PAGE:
Wednesday, February 25, 2009

Networking, Is It a Waste of Time?

Social networking seems to be the "in" thing these days. You have lots of choices; Facebook, MySpace, LinkedIn, Twitter and others.

I have to admit, I've got all of them. Do I spend a lot of time with them? Sometimes more than I should. Have they been helpful? Most definitely.

LinkedIn is new to me and I haven't explored its full potential. There are some writers who say it's a great resource and a way to get information from experts. One of these days, I will take the time to figure it out. For now, I've got the account, but that's all.

Twitter is a miniblog to which I've subscribed since the beginning of the year. What I don't understand is the people who claim to follow over 1,000 people. I have a hard enough time keeping up with the 95 I'm following. Some people will post everything from what they had for lunch to the time they're picking their children up from school. Others post useful links to articles and information. If you decide to Twitter, be sure you follow someone who will help you out. If you get a lot of useless posts, stop following that person. You want the miniblog to help you, not slow you down.

MySpace was one of the original networking sites, or so I've heard. I decided to sign up for it after attending a writers' conference. Many attendees had MySpace pages and touted how useful it was for networking. I haven't found it easy to navigate, and there are too many ads for my taste. I've made a few friends, but I don't feel like it has been that great for networking.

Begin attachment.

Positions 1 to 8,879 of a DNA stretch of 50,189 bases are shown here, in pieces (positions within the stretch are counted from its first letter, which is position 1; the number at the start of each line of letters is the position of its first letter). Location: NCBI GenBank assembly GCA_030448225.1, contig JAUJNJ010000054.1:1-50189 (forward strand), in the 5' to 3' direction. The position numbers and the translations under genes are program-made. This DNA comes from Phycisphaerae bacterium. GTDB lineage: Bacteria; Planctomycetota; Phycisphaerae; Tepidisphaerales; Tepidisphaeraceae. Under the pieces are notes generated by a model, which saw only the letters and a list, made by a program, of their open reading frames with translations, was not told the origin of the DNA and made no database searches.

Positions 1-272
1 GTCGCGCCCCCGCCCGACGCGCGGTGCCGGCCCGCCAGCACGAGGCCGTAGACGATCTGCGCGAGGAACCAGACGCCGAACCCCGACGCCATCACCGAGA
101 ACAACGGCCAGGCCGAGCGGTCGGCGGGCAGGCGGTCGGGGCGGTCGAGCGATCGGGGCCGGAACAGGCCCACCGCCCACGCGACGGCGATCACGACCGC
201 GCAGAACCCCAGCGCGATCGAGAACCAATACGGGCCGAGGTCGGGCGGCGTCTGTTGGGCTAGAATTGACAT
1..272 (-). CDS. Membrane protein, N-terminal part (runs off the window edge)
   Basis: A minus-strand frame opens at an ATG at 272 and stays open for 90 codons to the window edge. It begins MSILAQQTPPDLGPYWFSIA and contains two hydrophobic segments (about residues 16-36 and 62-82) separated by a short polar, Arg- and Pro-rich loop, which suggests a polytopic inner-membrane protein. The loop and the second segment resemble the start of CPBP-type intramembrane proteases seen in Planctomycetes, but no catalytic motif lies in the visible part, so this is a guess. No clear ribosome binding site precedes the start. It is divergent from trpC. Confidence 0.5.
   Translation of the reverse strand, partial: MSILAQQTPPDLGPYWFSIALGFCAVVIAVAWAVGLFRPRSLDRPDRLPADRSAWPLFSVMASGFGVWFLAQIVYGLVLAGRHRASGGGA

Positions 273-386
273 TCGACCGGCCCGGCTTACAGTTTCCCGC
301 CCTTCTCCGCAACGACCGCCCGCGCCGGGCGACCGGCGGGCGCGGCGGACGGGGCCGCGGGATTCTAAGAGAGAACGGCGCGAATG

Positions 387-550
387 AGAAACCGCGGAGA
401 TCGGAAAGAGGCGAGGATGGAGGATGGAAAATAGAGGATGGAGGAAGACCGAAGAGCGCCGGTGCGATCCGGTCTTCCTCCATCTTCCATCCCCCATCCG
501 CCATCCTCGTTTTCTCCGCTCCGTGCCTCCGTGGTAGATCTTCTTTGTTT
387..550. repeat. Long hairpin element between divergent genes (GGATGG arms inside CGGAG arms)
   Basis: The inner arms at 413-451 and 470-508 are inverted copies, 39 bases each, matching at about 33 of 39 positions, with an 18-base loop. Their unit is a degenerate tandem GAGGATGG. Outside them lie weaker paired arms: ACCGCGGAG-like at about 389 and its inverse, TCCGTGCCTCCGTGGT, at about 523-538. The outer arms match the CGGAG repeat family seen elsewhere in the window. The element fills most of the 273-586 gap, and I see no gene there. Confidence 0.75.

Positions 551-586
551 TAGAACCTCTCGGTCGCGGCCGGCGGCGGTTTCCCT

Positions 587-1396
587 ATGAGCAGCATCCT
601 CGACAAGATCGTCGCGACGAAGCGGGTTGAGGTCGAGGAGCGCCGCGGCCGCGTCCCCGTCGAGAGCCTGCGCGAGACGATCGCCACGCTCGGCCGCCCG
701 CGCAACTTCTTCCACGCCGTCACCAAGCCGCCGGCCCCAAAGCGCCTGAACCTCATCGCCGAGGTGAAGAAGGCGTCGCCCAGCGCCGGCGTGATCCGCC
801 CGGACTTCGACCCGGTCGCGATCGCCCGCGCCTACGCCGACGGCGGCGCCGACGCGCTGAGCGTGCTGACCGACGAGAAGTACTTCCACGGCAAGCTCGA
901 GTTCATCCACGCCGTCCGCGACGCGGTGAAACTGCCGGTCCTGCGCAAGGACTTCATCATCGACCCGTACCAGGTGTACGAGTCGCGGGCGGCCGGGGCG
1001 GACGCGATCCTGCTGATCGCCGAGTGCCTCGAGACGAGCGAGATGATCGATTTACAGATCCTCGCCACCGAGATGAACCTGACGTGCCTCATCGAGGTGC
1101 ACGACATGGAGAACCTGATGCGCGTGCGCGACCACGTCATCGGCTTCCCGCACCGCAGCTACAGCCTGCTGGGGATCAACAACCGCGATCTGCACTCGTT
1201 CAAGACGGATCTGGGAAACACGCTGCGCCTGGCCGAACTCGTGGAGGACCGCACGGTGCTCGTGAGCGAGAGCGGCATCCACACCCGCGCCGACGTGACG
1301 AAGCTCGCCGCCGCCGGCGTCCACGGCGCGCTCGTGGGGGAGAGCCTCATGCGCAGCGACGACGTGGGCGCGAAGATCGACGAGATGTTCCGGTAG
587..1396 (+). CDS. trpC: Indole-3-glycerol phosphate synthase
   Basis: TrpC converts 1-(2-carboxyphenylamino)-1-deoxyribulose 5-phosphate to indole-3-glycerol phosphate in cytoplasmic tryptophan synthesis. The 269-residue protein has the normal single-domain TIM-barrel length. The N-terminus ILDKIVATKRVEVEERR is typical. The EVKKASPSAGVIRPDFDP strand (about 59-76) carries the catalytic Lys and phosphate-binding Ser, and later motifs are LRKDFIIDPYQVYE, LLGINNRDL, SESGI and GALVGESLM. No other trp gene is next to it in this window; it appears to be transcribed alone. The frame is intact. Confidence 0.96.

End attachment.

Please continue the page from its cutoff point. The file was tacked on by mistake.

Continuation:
Facebook is another networking site. It's my understanding it was originally designed for college graduates to keep in touch. Now, it has surpassed MySpace as "the" networking site. I have connected with over 300 other writers around the world. Many of these people have agreed to be experts and responded to interviews for articles I've written. I've chatted with and gotten tips from many of them. They have become a support system for me. I find Facebook much easier to navigate than MySpace. Previously, as a rural writer, I found it hard to connect, unless I was at a conference, with other writers. With Facebook, I've found that connection. I admit I sometimes waste time there, like playing some of the games and following through when I've been "tagged" by someone in a note. For the most part, though, I have found it a useful tool, and I will keep visiting.

If you want to network, check out various sites. Talk to other people to see what they prefer and why. Find out what works best for your needs. Then, determine how much time is too much time. Limit yourself. If you find you're networking more than writing, set a limit. Visit the site once a day for an hour. Write, edit, send out queries first, then check your networking sites.

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